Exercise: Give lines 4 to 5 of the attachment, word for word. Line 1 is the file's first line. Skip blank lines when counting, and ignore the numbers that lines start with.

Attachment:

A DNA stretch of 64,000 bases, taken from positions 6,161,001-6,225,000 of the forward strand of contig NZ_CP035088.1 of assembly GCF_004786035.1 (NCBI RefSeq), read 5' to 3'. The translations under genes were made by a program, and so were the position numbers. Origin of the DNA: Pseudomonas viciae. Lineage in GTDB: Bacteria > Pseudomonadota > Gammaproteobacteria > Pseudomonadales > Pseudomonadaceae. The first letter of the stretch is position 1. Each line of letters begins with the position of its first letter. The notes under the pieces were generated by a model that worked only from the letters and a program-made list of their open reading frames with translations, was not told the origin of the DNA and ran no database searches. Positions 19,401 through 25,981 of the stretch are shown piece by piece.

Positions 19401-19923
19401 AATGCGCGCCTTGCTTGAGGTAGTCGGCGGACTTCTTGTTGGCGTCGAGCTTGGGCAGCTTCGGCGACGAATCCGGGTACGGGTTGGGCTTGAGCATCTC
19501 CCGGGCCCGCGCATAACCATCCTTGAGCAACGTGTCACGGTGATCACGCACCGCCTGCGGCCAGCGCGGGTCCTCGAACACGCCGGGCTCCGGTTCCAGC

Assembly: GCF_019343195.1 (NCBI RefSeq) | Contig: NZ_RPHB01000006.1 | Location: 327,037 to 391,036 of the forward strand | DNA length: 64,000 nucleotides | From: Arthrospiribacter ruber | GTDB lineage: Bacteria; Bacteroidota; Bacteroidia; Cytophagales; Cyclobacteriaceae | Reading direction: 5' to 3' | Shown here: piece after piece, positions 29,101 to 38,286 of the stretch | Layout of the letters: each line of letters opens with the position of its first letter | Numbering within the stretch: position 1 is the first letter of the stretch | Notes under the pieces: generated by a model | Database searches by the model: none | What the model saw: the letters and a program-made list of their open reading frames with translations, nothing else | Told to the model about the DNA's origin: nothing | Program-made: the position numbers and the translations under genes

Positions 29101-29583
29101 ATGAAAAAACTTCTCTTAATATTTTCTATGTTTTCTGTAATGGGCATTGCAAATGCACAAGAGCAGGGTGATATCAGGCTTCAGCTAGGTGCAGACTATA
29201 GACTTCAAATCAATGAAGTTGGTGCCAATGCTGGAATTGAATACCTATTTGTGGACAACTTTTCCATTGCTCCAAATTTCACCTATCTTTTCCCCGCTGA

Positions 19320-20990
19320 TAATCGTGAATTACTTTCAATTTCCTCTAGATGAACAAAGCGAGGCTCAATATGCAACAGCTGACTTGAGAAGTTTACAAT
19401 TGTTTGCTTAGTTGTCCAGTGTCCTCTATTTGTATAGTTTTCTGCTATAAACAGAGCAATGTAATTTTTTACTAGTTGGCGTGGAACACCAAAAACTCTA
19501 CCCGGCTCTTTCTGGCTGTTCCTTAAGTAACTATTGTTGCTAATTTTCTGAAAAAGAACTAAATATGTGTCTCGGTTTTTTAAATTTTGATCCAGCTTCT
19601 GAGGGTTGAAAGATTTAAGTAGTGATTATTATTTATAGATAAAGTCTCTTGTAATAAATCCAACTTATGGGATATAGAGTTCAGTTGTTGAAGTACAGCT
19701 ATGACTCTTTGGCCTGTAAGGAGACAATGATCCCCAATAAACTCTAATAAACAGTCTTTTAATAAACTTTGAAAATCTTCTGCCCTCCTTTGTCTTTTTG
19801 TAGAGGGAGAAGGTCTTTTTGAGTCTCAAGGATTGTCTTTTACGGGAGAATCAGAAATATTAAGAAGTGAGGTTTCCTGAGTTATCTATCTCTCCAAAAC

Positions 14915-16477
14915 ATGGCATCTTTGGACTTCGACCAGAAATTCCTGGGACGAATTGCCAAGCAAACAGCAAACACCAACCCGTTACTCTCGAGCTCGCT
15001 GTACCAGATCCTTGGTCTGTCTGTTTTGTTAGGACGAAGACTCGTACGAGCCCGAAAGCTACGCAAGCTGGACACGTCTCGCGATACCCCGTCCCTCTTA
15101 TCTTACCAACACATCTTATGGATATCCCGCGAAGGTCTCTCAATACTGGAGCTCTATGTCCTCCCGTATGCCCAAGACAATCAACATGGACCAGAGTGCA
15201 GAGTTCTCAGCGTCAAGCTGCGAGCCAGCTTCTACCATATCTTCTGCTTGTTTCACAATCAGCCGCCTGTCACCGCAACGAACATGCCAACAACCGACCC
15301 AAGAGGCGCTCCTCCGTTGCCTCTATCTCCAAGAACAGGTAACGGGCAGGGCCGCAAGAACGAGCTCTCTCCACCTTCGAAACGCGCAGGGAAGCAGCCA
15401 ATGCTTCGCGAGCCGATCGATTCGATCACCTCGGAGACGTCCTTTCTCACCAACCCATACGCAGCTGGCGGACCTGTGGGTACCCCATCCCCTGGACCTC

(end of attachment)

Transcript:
19501 CCGGGCCCGCGCATAACCATCCTTGAGCAACGTGTCACGGTGATCACGCACCGCCTGCGGCCAGCGCGGGTCCTCGAACACGCCGGGCTCCGGTTCCAGC

Assembly: GCF_019343195.1 (NCBI RefSeq) | Contig: NZ_RPHB01000006.1 | Location: 327,037 to 391,036 of the forward strand | DNA length: 64,000 nucleotides | From: Arthrospiribacter ruber | GTDB lineage: Bacteria; Bacteroidota; Bacteroidia; Cytophagales; Cyclobacteriaceae | Reading direction: 5' to 3' | Shown here: piece after piece, positions 29,101 to 38,286 of the stretch | Layout of the letters: each line of letters opens with the position of its first letter | Numbering within the stretch: position 1 is the first letter of the stretch | Notes under the pieces: generated by a model | Database searches by the model: none | What the model saw: the letters and a program-made list of their open reading frames with translations, nothing else | Told to the model about the DNA's origin: nothing | Program-made: the position numbers and the translations under genes